They came without warning, forcing people from their homes with no time to collect their possessions. A deaf old man was attacked when he didn’t hear the orders to leave. Then the houses were burned to the ground.
More than 200 families, all from the indigenous Ogiek minority, were evicted from their homes on the slopes of Mount Elgon in western Kenya by a force of about 50 police and Kenya Forest Service (KFS) rangers in June. “They were armed,” says Peter Kitelo, an Ogiek activist.
While some people found refuge with friends and family, or have been able to build shelters, many still have only trees for cover. “We are really cold. There is no food, there [are] no blankets, there is no shelter,” says Cosmas Murunga, 68, who fled his home with 10 family members as it was set on fire.
About 80,000 Ogiek live close to the border with Uganda and in the Mau forest, roughly 140 miles to the south-east, according to Kenya’s 2009 census (pdf). Both communities of hunter-gatherers have experienced multiple evictions since the British colonial authorities expelled them in the 1930s to make way for forest reserves and white settlers.
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The Ogiek believe a huge area, stretching from the Ugandan border through a national park created in 1968, and down into farmland below the forest, is their ancestral land. They have been negotiating with the local government on an out-of-court settlement, after it recognised that land turned into the Cheptikale game reserve in 2000 should be community-owned. Since those discussions began in 2012 the Ogiek have been allowed to live undisturbed on the land.
But the boundary between the 17,000-hectare (42,000-acre) reserve and KFS-controlled land has never been made fully clear, says Justin Kenrick of the Forest Peoples Programme, an NGO that has been working with the Ogiek.
Kenya’s 2010 constitution protects indigenous rights to land, but the community land bill that is meant to put these into law is yet to be passed by parliament.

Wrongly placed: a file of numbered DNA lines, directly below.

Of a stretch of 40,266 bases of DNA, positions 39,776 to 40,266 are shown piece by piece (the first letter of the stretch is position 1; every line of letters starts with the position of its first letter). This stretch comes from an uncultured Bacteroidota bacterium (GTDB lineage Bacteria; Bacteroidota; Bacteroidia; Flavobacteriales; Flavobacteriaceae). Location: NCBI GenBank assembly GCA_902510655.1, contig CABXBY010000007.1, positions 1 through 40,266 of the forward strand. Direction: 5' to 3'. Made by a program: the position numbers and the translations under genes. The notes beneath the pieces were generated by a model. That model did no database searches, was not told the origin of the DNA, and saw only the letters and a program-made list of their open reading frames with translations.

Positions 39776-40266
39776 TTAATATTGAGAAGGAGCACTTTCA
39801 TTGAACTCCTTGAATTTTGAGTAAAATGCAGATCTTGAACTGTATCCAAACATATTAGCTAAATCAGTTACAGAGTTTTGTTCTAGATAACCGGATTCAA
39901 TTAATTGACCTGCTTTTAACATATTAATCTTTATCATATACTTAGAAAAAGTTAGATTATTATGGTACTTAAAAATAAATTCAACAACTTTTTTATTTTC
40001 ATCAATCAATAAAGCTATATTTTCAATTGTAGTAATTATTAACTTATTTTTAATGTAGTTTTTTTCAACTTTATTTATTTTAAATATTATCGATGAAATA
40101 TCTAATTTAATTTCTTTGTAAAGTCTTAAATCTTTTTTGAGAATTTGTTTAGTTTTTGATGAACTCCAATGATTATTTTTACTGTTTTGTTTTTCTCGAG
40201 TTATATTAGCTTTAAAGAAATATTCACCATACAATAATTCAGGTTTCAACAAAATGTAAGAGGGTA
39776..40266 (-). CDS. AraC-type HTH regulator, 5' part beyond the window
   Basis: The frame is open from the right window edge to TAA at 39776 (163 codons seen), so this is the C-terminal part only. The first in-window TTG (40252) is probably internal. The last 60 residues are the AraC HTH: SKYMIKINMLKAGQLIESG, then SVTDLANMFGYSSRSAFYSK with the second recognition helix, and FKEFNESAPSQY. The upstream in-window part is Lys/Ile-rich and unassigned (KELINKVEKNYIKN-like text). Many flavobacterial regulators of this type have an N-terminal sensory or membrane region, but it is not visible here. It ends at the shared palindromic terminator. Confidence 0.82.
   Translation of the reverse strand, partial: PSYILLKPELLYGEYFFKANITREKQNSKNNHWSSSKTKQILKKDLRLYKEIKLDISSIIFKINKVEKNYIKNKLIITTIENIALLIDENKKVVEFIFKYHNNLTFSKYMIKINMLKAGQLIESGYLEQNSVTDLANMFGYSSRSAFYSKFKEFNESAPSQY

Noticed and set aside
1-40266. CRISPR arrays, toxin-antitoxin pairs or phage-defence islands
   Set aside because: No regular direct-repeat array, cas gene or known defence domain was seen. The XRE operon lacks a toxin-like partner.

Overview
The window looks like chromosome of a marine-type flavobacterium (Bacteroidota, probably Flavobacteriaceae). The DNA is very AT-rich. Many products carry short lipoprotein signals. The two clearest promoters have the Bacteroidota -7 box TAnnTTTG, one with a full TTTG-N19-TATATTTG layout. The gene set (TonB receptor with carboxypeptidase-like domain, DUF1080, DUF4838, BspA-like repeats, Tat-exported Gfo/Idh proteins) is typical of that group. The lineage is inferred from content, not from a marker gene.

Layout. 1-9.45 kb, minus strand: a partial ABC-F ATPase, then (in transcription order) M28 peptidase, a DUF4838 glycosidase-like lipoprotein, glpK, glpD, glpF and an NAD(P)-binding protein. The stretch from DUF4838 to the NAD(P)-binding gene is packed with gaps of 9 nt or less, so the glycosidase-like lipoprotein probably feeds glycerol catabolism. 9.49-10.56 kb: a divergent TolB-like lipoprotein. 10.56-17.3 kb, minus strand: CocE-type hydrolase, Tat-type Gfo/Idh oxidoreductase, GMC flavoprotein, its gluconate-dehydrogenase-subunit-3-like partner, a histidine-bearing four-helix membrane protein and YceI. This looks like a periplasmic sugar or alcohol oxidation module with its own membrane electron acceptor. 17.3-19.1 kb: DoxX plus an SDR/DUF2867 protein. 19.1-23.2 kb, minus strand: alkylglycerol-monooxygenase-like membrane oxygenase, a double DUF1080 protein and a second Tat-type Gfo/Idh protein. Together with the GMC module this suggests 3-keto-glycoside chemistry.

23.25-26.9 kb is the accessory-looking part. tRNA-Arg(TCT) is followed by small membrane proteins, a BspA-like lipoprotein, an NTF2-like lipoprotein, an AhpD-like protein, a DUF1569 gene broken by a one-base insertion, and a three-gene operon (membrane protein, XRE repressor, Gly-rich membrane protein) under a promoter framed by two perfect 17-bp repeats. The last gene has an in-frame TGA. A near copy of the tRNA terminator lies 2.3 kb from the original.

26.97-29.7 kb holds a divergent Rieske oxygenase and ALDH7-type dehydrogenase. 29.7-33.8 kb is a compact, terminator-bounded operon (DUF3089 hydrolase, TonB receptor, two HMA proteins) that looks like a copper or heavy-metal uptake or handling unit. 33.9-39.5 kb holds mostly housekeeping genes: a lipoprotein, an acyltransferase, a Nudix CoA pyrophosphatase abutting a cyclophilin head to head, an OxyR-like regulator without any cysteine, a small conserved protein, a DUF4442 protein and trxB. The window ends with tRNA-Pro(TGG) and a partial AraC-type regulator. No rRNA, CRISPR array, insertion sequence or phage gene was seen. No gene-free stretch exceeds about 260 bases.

“[Ogiek] rights have been brutalised,” says Esther Mwangi, a scientist at the Centre for International Forestry Research. “A lot of this happens because of the lack of political power and influence.”
Things had been looking up for the Ogiek of Mount Elgon. They have written bylaws to ensure protection of the forest – which have been shared with government agencies, as part of their fight to convince the authorities that they had coexisted with the forest and its wildlife for centuries. They were also working with the KFS and Kenya Wildlife Service to hand over poachers and illegal charcoal burners. Five Ogiek scouts were being trained by the government to carry out arrests.
But a great deal of destruction is evident in the forest reserve that borders Mount Elgon national park. Entire hillsides have been stripped of trees to make way for maize farming.
While some of the deforestation is due to charcoal burning, much of it has been KFS-sanctioned. The agency is allowed to rent some forest land to farmers under the plantation establishment and livelihood improvement scheme (pdf). But this is only meant to take place in areas where tree seedlings are being regrown (pdf). Kitelo claims trees are not being replanted and that farming is covering about 30,000 hectares, three times the area it is supposed to cover. Meanwhile, the KFS maintains that conservation requires the forest to be uninhabited.
“There was no one living there,” says Alex Lemarkoko, the KFS’s head of enforcement, who claims that in June his team were only “clearing” the area of livestock herders. “In terms of evictions – no we have not done evictions.”
Lemarkoko also denied the existence of villages on the moors above the forest. “It is too high, people cannot live there – they don’t live there,” he says. “Hunting and gathering is a primitive practice, it doesn’t happen in Kenya.”